Monday, October 29, 2012

Movie Review: Tales that Witness Madness

 The first short-story anthology horror film I ever saw was Cat's Eye by Stephen King.  It is a format that I enjoy.  Generally, you have four different stories, each with a continuous thread that relates them one to another.  Tales that Witness Madness is set in an asylum where Professor Tremayne is exploring a revolutionary method in treating his patients, and presents his theories on four of his patients to his friend, Dr. Nicholas.  Each patient appears to be the victim of a highly unusual set of circumstances, and Tremayne encourages them to indulge in their fantastic tales about how someone close to them was killed.  There is Paul, a little boy who's well-to-do parents bicker constantly and neglected him until his friend, Mr. Tiger, killed them both.  Timothy is an antique dealer who rides a Penny Farthing bicycle back in time to experience the life of Uncle Albert, leading to the destruction of his store and the death of his young bride.  Brian brought to his home a dead tree as a work of art which his wife loathed until it seemed to take on a will of its own and kill her.  Finally, the ambitious Auriol plans a sumptuous luau for one her most prominent and enigmatic clients, only to discover that he had a far more violent end planned for the evening and her daughter, Ginny.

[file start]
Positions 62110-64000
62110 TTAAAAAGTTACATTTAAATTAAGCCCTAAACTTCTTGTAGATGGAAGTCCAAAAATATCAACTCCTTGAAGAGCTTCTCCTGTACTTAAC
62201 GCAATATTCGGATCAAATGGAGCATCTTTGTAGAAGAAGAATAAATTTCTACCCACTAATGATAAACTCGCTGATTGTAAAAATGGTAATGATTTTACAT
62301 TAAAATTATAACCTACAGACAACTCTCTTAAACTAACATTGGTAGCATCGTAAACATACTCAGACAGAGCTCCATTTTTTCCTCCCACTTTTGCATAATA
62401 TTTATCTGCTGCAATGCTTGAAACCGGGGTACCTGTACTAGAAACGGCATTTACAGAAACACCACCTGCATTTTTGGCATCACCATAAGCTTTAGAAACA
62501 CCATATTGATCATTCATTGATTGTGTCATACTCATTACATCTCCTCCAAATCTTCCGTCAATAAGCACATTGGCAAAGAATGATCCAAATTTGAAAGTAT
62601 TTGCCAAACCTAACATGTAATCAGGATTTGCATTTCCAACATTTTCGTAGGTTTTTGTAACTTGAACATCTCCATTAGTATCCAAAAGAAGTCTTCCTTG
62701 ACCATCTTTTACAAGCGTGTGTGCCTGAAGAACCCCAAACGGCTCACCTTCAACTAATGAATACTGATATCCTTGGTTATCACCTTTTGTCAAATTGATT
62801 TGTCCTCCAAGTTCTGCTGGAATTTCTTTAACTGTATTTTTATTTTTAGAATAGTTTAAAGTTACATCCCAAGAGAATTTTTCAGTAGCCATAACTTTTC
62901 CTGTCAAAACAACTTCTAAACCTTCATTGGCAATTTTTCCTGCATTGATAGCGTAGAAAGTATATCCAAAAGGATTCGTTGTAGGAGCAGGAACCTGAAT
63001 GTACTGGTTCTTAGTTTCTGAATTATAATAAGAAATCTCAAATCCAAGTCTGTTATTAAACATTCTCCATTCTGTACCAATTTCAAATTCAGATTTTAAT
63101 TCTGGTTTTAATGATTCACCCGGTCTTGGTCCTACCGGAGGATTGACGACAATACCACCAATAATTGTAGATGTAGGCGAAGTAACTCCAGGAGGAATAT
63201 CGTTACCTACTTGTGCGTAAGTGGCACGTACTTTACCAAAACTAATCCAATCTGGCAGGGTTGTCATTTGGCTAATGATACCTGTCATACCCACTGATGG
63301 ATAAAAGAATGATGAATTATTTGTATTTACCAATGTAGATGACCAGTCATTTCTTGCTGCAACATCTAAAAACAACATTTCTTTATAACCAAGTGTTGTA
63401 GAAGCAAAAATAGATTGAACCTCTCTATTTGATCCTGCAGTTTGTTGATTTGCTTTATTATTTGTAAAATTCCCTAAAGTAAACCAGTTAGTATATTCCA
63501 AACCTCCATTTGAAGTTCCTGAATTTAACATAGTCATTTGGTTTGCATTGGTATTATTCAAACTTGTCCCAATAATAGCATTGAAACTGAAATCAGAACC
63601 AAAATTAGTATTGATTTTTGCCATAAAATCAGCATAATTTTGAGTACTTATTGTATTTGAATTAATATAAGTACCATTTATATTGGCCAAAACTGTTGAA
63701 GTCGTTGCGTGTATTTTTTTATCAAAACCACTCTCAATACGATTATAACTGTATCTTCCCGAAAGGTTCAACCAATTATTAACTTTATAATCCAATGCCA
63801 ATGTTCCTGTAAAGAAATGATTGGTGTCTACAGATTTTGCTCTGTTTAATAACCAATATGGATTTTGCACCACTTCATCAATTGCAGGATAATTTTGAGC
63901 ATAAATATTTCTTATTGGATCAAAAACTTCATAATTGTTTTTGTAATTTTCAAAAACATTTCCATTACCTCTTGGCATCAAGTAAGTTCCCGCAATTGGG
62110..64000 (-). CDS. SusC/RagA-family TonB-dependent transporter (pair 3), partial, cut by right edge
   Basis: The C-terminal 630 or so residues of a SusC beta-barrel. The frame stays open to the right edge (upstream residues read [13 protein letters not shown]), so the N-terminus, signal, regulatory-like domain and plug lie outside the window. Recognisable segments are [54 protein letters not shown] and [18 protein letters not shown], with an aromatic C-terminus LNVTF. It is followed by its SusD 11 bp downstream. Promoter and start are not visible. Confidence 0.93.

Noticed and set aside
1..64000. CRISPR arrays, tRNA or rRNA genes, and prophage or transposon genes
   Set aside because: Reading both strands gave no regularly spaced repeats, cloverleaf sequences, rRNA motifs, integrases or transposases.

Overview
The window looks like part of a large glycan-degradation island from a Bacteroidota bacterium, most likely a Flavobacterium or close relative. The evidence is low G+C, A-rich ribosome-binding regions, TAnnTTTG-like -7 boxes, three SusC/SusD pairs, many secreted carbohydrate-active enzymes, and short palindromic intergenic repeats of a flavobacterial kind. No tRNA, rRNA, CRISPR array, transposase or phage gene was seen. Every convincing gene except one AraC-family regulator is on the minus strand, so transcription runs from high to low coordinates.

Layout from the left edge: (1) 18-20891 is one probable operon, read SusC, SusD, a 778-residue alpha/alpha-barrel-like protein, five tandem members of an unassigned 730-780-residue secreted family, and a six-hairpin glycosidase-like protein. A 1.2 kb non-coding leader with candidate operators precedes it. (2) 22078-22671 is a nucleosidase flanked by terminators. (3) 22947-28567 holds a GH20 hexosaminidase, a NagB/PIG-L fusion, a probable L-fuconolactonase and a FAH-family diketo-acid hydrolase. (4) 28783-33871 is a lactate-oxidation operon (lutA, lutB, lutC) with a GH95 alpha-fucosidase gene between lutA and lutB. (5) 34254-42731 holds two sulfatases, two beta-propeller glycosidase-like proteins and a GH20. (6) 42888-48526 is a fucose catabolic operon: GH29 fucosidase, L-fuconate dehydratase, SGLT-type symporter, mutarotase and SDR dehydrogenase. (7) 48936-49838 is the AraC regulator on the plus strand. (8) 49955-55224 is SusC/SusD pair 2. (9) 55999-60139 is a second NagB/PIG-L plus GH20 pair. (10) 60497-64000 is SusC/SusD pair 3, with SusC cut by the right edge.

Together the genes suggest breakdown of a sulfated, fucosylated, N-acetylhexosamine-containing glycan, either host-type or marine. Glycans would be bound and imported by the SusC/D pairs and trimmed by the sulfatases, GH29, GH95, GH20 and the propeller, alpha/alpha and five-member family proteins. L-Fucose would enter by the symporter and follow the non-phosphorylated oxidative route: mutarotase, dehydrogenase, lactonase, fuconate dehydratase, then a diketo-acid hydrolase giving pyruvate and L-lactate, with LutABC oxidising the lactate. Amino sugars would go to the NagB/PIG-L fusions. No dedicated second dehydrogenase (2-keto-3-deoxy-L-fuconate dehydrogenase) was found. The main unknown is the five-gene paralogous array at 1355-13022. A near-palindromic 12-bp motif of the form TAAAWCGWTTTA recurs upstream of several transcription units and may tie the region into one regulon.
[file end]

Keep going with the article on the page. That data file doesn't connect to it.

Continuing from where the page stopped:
One word: splinters.

 Professor Tremayne's theories are based on phenomenon he witnesses himself relating to his four patients, but when he attempts to show Dr. Nicholas this phenomenon, Nicholas sees nothing and assumes that Tremayne is also suffering from some form of psychotic episode.  The truth eventually reveals itself to Nicholas, but by then it is already too late.

Dreams about being raped by a tree.
 Tales that Witness Madness, released in 1973, wasn't a terrible film.  It was more weird than frightening.  The actors are not slouches by any stretch of the imagination; Joan Collins, Mary Tamm, and Donald Pleasance are all featured in the film.  The stories themselves each seem unfinished or not fully developed, more sketches of an idea than something fully conceived.  There is a lot of off-screen violence, a typical trick in more modern films (1973 compared to 1940) when a budget for special effects is minimal.  

A haunted bicylce... why not?
 Compared to films like the original Wicker Man and The Exorcist, which were released in the same year, Tales that Witness Madness pales in comparison.  There is really nothing to see here.   








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